Thursday, September 18, 2014

The Machine in the Field

I can never get a quorum. I would like, just once, to hold a plenary session with all the various parts of my heart, brain, and soul present, and really hash things out. But they never all show. In the midst of enthusiastic resolutions and votes by acclamation, the continual nagging thought: "isn't this an awfully small crowd?" You can look at all the concord and say, "oh, this is the real me!" but it's not. It's just the bits of me that showed up this time. The others will be along by and by, surly and bitter, doggedly pursuing their own ends. They never signed on in the first place.

Frustration: and I don't know how to put it to work. On the one hand, I want to quantify absolutely everything and lay out the rules and control everything. But that's not the solution either. There needs to be give in the system, I know that. But the formula escapes me. And I don't really know where I want to drag this ramshackle machine. The day shift pulls it one way, the night shift another, and after a week or two it remains in pretty much where it was. But older, shakier.

I really do not know what any of us want any more. I'm adrift. And have been -- I suddenly see -- for years. Or maybe forever. Maybe even to ask for a direction and a goal is to ask for falsehood, ask for blinders. It may well be.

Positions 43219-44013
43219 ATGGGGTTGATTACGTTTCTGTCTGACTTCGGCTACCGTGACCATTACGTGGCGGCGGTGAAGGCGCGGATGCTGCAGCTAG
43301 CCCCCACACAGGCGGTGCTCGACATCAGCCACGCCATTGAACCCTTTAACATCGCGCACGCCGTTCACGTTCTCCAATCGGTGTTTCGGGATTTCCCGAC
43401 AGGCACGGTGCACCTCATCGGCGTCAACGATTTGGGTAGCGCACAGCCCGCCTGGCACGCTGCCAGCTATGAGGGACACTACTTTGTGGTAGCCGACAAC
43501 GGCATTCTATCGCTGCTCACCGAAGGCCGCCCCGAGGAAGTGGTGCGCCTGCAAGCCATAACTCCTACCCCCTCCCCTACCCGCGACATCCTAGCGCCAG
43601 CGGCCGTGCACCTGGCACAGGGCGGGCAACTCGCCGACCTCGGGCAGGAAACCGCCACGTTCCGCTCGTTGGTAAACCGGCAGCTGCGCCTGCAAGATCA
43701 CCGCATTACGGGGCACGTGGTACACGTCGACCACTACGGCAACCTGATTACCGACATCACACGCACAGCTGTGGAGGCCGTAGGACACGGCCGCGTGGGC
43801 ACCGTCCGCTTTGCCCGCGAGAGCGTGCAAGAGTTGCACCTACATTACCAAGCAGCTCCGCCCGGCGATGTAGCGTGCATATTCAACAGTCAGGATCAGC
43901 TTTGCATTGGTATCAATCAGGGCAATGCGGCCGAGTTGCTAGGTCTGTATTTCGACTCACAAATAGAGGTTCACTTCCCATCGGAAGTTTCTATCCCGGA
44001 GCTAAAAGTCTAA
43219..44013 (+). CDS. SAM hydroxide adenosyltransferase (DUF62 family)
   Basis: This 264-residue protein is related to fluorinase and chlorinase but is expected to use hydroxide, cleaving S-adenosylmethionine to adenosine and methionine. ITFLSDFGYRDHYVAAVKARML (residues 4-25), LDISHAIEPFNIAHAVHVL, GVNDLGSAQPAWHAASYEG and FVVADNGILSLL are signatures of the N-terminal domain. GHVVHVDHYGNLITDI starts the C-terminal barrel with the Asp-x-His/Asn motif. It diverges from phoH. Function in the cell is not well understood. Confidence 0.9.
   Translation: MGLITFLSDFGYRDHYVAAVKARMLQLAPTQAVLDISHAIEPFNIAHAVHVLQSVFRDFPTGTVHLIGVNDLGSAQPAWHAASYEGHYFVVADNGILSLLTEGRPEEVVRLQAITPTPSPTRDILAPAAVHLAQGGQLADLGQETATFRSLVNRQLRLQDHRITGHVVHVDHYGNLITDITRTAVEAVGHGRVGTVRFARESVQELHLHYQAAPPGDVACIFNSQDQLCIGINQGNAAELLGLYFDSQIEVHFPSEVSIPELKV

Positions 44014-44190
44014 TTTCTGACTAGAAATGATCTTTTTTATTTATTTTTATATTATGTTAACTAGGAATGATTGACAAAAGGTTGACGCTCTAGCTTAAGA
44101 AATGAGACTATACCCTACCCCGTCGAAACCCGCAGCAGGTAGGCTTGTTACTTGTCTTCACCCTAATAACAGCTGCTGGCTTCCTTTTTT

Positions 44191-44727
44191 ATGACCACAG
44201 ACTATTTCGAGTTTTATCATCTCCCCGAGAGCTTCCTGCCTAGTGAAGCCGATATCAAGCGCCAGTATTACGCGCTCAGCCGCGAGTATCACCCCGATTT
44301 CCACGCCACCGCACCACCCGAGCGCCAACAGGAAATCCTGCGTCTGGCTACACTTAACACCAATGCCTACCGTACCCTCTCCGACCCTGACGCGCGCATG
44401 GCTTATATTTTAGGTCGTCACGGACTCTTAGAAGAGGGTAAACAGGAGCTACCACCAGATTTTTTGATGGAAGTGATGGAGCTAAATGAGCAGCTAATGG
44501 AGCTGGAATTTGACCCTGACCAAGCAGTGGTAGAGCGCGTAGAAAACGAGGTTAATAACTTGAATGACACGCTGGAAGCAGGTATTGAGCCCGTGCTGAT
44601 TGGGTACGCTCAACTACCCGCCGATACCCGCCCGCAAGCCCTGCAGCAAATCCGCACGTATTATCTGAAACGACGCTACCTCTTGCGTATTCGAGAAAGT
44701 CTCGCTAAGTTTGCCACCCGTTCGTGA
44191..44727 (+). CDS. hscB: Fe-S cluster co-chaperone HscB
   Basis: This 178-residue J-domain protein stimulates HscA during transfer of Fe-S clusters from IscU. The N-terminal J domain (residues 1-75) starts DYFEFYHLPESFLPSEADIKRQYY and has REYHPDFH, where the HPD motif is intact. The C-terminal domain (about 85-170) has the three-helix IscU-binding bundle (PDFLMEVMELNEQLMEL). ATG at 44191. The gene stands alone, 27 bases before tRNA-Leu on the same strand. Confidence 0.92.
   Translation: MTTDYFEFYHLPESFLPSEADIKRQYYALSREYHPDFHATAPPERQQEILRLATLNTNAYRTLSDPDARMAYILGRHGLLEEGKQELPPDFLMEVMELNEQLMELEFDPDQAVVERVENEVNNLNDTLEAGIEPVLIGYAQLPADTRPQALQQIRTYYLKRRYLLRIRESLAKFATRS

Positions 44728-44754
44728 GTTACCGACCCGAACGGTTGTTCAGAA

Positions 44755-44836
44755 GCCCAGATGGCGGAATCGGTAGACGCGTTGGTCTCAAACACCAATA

I have never quite appreciated how finite my resources are. I've never really built that into my plans. There is still, after all this time, a tinge of grandiosity in me. Once the golden boy, always the golden boy: never mind the white hair and the occasional old man's hesitation. "I am as fierce and wild as ever," somebody mutters. But I look over my shoulder to try to see who's talking.

Sunday, September 14, 2014

Toll Road

It's like waking from one of those long, complicated dreams: slow discoveries of deceptions (major or minor), the resolution of a vague, large, looming disaster into a coat flung over a chair; the slow focus whereby north is fitted to north, south to south; and the room revolves, finds its groove, settles.

The disappointment and relief of plain day. My heart has been wrenched and wrung and left out to dry: now its rough and prickly fabric, though stiff, is serviceable enough. I can dress, and walk at dawn. Nothing has changed.

What did I think? Well, I didn't think. I put off thinking as long as I could. And now what? 

Well, I know two things, now. That this is not enough: and that I am utterly alone.

I walk along the warped and faded piers, where the boats nod, and count the morning stars. The wood is stained with salt and long pounding, the rasp of painters, the droppings of gulls. The morning still has more of the night than the day in it.

I think of yesterday, of the grooves where the beach grass has never been able to take hold, the streaks of white running straight up to the crest. The wind throws the sharp edges of the grass against my arms, and the sand fills my shoes. Sometimes there's a second, even a third crest -- you never know -- and then the sea opens out on either hand, running out of sight in the misty distance, miles of beach north and miles south, and no two- or four-legged creature in sight. It's a fine pale loneliness, up there.

Well. Good morning. I'm all out of dreams: I must make my way as a waking creature, whatever the tolls.